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Foxhall
Jan. 11, 2010, 07:54 PM
This question is directed towards riders on here competing at the upper levels mainly (prelim and above).

I recently switched trainers and started riding with a big name upper level rider in Ocala. He went out on a horse with me for a gallop set so he could help me with my gallop position. He was saying that I needed to get my leg out in front of me more and be more out of the saddle in my position. As we were hacking back to the barn, he said that he would let me ride in his "cross country saddle" to help me feel the difference and that I should start thinking about purchasing one of these saddles. The difference I felt from riding in my flatter Jaguar saddle to the cross country saddle was pretty remarkable, it was much easier to stay in the correct gallop position. He was saying that most professionals have separate xc saddles and he rides in one at the preliminary level and above.

So, how many people out there have a separate saddle for cross country? Was it worth the money? How often and at what level do you start using one? Where do you find these saddles (used is fine) for a reasonable price?

Thanks in advance :)

lstevenson
Jan. 11, 2010, 09:14 PM
So, how many people out there have a separate saddle for cross country?


I have always had just two saddles, a dressage and a x-c saddle, and have never had a problem doing show jumping in my x-c saddle. I would much prefer having to do sj in a x-c saddle, than try to do x-c at upper levels in a sj saddle. When you get to the bigger drops you will know why. ;)

Bobthehorse
Jan. 11, 2010, 09:25 PM
I dont think this is as common as it used to be. When my coach was a working student in the 80s, she said most of the upper level riders had 3 saddles. They did stadium in double flap, more conventional jumping saddles, and ran xc in something more forward (something like a Devoucoux Ioldy or a Pariani military). Those saddles put you in a different position, and require a shorter stirrup than stadium should have for sure.

Of course they now make a lot of saddles that have the xc "look" but arent designed very forward at all, and have pretty much the same balance of most jumper saddles.

Hilary
Jan. 12, 2010, 09:05 AM
Pass the tiara my way - While I am not currently competing at prelim, and when I did I didn't have a separate saddle, my current horse is extremely particular about where I sit and I ended up buying an Ainsley Chester (used) this summer because it really made a difference for us.

Unlike the other jump saddles I've used (except maybe an older stubben) this one felt most secure when I had my leg more in front, and my weight back - it's a very different balance. Horse loves it for XC. It's not great for stadium jumping so I didn't sell my other jumping saddle, so yes, I now have 3...

Jazzy Lady
Jan. 12, 2010, 09:36 AM
Sure, lots of pros have 3 or 9... depending on how many saddles their sponsors chuck their way.

I have 2 and I ride at prelim/int. I have a cross country and a dressage. I stadium in my cross country. I can't afford 3 saddles.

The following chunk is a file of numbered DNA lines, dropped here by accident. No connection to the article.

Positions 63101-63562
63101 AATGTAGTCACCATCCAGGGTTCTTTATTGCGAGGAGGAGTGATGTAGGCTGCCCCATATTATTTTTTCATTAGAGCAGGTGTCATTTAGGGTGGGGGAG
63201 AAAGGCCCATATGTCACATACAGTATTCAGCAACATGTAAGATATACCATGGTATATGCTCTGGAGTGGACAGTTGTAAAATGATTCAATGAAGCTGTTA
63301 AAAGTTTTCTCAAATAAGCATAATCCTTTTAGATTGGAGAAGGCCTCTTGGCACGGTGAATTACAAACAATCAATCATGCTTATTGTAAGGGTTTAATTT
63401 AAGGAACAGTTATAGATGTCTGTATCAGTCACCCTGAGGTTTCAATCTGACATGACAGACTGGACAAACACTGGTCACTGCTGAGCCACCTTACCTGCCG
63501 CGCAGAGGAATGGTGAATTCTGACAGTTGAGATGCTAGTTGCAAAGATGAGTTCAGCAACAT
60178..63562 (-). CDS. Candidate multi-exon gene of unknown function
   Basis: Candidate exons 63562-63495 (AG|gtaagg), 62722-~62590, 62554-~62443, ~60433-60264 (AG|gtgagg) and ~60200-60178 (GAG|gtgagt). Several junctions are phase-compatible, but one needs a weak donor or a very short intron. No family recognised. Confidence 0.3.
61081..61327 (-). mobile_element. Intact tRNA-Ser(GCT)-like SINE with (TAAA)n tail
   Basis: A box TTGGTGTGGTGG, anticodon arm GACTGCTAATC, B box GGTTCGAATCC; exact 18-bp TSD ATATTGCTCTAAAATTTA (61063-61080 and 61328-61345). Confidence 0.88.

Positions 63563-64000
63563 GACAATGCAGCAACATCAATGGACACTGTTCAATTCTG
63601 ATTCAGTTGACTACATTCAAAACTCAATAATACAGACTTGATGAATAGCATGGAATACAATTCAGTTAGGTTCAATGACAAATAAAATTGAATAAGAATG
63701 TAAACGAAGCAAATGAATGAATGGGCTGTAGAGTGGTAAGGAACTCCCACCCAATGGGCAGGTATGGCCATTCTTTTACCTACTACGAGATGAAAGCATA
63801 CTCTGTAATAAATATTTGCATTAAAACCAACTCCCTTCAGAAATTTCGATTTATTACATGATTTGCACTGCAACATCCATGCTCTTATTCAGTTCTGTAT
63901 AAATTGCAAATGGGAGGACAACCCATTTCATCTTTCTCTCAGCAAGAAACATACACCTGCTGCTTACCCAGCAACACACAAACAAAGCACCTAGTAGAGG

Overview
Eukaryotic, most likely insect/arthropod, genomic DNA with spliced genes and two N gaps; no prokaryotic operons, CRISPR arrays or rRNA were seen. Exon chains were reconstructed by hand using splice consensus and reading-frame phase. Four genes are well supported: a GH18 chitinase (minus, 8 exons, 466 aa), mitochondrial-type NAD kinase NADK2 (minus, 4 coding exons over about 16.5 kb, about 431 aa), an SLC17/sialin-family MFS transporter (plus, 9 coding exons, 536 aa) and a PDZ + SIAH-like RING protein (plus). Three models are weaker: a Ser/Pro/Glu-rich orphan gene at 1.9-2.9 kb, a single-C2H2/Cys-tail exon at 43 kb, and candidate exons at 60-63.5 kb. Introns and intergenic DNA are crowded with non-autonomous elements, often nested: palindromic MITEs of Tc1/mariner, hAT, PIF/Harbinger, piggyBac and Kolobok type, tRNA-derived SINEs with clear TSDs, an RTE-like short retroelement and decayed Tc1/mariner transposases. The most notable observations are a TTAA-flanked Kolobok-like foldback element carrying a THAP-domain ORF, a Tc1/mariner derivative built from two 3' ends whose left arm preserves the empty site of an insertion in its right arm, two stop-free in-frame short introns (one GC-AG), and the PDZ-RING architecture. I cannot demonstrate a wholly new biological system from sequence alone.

subk
Jan. 12, 2010, 09:54 AM
Another one here who thinks having a XC saddle is so important that the two I have is a dressage saddle and a XC saddle. I show jump in my ancient, original design Ainsley Chester XC saddle.

Divine Comedy
Jan. 12, 2010, 09:57 AM
I have just the dressage and the Devoucoux Chiberta which I use for both XC and SJ. In fact most of the people at my barn (the majority of which ride at P and up) have just two saddles, usually some version of the same jump saddle as me. (Our trainer is sponsored by Devoucoux and our assistant trainer is sponsored by Antares, so almost everyone has one or the other.)

Both of my trainers have more saddles, but they are multiples of the same saddle, since they sometimes ride four or more horses at an event. Neither uses a different saddle for XC, even at Rolex or WEG or anything like that.

GiGi
Jan. 13, 2010, 10:14 AM
Not an upper level rider BUT I have always jumped in a cross country saddle.
I love my Barnsby Diablo. I have cliniced with several top riders (iwillnotnamedrop) and have never had my position questioned and was applauded for keeping off my horses' backs when galloping between jumps. The saddle makes it easy!

yellow rose eventing
Jan. 13, 2010, 01:06 PM
I used to have a Devoucoux Ioldy and I couldn't stand it. I thought it was way too forward to ride and jump comfortably

I have a CWD that is a monoflap XC that I both showjump and ride XC in at the 3* level. I also ride several horses in it every day and I really do consider it my best friend.

Across the board, the technology and balance in the new monoflap XC saddles are so good I think they eliminate the need for two seperate jumping saddles.

purplnurpl
Jan. 13, 2010, 01:21 PM
I hate hate hate monoflap jumping saddles.
Maybe I'm a weak and sucky rider? But I don't feel secure in them at all.
I'm also not a fan of the 'stick your feet out in front of you' style. It doesn't work for me at all.

Stubben has a new one that is REALLY nice. But I still prefer double flat and fat blocks.

I jump in a Prestige Eventer. It has SJ balance. Love it. Love it. Love it.

This saddle doesn't look particularly forward.
and it works quite well!
http://www.horsemagazine.com/CLINIC/O/OCONNORS/kconner.jpg

I guess I don't really understand the difference. Do XC saddles just have more block to them and SJ saddles are usually more flat?

deltawave
Jan. 13, 2010, 01:39 PM
I've always used the same saddle for all the jumping phases, and do 99% of conditioning rides in the same saddle as well, simply because it lets ME get some of the workout as well. You CAN do trot sets in a dressage saddle, but you really don't WANT to. :)